If a deal is reached, the estate will have room to breathe and bring in revenue. 

The worth of Franklin's estate has not been fully determined but it has been estimated to be around $80 million. 

There were also multiple wills found, which has lead to a stark divide between Franklin's alleged heirs as members of Franklin's family have been battling to prove which documents should be probated. 

See Ben Sisario, Aretha Franklin’s Estate Signs Tentative Deal Over Back Taxes Owed, N.Y. Times, March 2, 2021. 

Special thanks to Jim Hillhouse (Professional Legal Marketing (PLM, Inc.)) for bringing this article to my attention.

March 11, 2021 in Current Events, Estate Administration, Estate Planning - Generally, Income Tax, Music, New Cases, Wills | Permalink | Comments (0)

Tuesday, March 9, 2021

Sen. Elizabeth Warren introduces "ultra-millionaire" wealth tax bill

TaxSenator Elizabeth Warren introduced a bill in the senate that looks to impose a new tax on the assets of "America's wealthiest individuals." 

This plan is very similar to a proposal that was the a big talking point of Warren's campaign when she ran for president in 2020. Warren's want of a tax increase on millionaires and billionaires in the U.S. is not new. 

The plan would place a 2% tax on those with a net worth between $50 million and $1 billion. Anyone with a net worth over $1 billion would be subject to a 3% tax. Anyone with a networth below $50 million would be safe from the tax. 

According to the tax bill's sponsors, the tax would raise $2.75 trillion in tax revenue over a ten-year period. 

Warren claimed, "The ultra-rich and powerful have rigged the rules in their favor so much that the top 0.1% pay a lower effective tax rate than the bottom 99%, and billionaire wealth is 40% higher than before the COVID crisis began."  Warren also stated, "A wealth tax is popular among voters on both sides for good reason: because they understand the system is rigged to benefit the wealthy and large corporations."

See Ursula Perano, Sen. Elizabeth Warren introduces "ultra-millionaire" wealth tax bill, Axios, March 1, 2021. 

Special thanks to Joel C. Dobris (Professor of Law, UC Davis School of Law) for bringing this article to my attention.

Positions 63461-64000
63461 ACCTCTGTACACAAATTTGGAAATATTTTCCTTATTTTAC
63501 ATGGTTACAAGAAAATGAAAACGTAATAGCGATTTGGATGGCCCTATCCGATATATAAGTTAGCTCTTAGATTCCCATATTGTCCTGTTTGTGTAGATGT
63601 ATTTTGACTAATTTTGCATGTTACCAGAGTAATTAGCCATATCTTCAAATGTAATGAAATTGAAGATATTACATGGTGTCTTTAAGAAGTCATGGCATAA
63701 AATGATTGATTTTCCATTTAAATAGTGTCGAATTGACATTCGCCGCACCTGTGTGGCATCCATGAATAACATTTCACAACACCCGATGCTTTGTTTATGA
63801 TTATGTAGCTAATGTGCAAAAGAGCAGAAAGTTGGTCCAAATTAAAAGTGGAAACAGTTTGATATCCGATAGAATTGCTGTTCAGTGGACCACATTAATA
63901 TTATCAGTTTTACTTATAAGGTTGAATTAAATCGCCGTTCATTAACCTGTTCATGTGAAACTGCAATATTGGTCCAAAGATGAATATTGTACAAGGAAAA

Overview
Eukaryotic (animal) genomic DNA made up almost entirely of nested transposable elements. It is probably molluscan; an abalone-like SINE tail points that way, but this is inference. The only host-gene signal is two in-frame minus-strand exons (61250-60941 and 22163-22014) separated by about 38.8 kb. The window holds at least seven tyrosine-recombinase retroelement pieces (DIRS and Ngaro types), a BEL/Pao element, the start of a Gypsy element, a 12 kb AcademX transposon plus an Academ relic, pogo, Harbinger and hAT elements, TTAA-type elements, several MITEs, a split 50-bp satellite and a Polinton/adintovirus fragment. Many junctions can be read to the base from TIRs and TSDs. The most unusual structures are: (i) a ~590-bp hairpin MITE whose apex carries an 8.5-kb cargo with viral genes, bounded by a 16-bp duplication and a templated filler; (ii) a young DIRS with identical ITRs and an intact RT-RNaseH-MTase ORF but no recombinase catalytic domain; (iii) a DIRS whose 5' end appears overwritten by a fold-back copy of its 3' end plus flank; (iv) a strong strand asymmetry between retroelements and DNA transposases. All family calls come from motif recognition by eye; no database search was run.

March 9, 2021 in Current Events, Estate Planning - Generally, Income Tax | Permalink | Comments (0)

Wednesday, February 24, 2021

IRS Rolls Out Online Option For Submitting Authorization Forms

TaxThe Internal Revenue Service (IRS) has released a new online option that will allow tax professionals to electronically submit authorization forms. 

The two forms covered under the new option are "Form 2848, Power of Attorney and Declaration of Representative, and Form 8821, Tax Information Authorization. These forms allow taxpayers to authorize the IRS to disclose their tax information to third parties, such as, tax professionals." 

The Form 2848 allows taxpayers to authorize eligible individuals to speak to the IRS on their behalf and also allows that person to receive related confidential tax information. 

The Form 8821 isn't as useful because it only allows the appointed representative to inspect or receive confidential information verbally or in writing "for the type of tax and the years or periods you list on the form." This form does not allow anyone to speak on your behalf. 

You can use the new options by creating a Secure Access Account and is fairly simple and quick to set up. 

See Kelly Phillips Erb, IRS Rolls Out Online Option For Submitting Authorization Forms, Forbes, January 25, 2021. 

Special thanks to Mark J. Bade (CPA, GCMA, St. Louis, Missouri) for bringing this article to my attention. 

February 24, 2021 in Current Events, Estate Planning - Generally, Income Tax, New Legislation | Permalink | Comments (0)

Friday, February 5, 2021

Biden Wants To Replace IRA And 401(k) Tax Deductions With Tax Credits

Wealth taxThe Biden Administration has proposed a plan that would “change the tax structure for all ERISA plans and IRAs,” Busch said during the virtual event. “Instead of giving investors a tax deduction, they’re talking about changing it to a tax credit. This may change the dynamics of IRAs and ERISA and 401(k) plans if they get this through, which is a part of what Treasury Secretary nominee Janet Yellen is working on over the next 100 days.”

The plan would replace the tax deduction for IRA and 401(k) contributions with a tax credit. 

According to Busch, doing away with these tax deductions could have a severe impact on the way Middle America saves for retirement. 

Another change that has been popular in conversation is the proposed corporate alternative minimum tax that would get rid of tax cuts for anyone that makes more than $400,000 a year.

President Biden proposed a $1.9 trillion package, but recently met with a group of Senate Republicans to discuss a "skinny stimulus" plan which would reduce the plan to $600 million.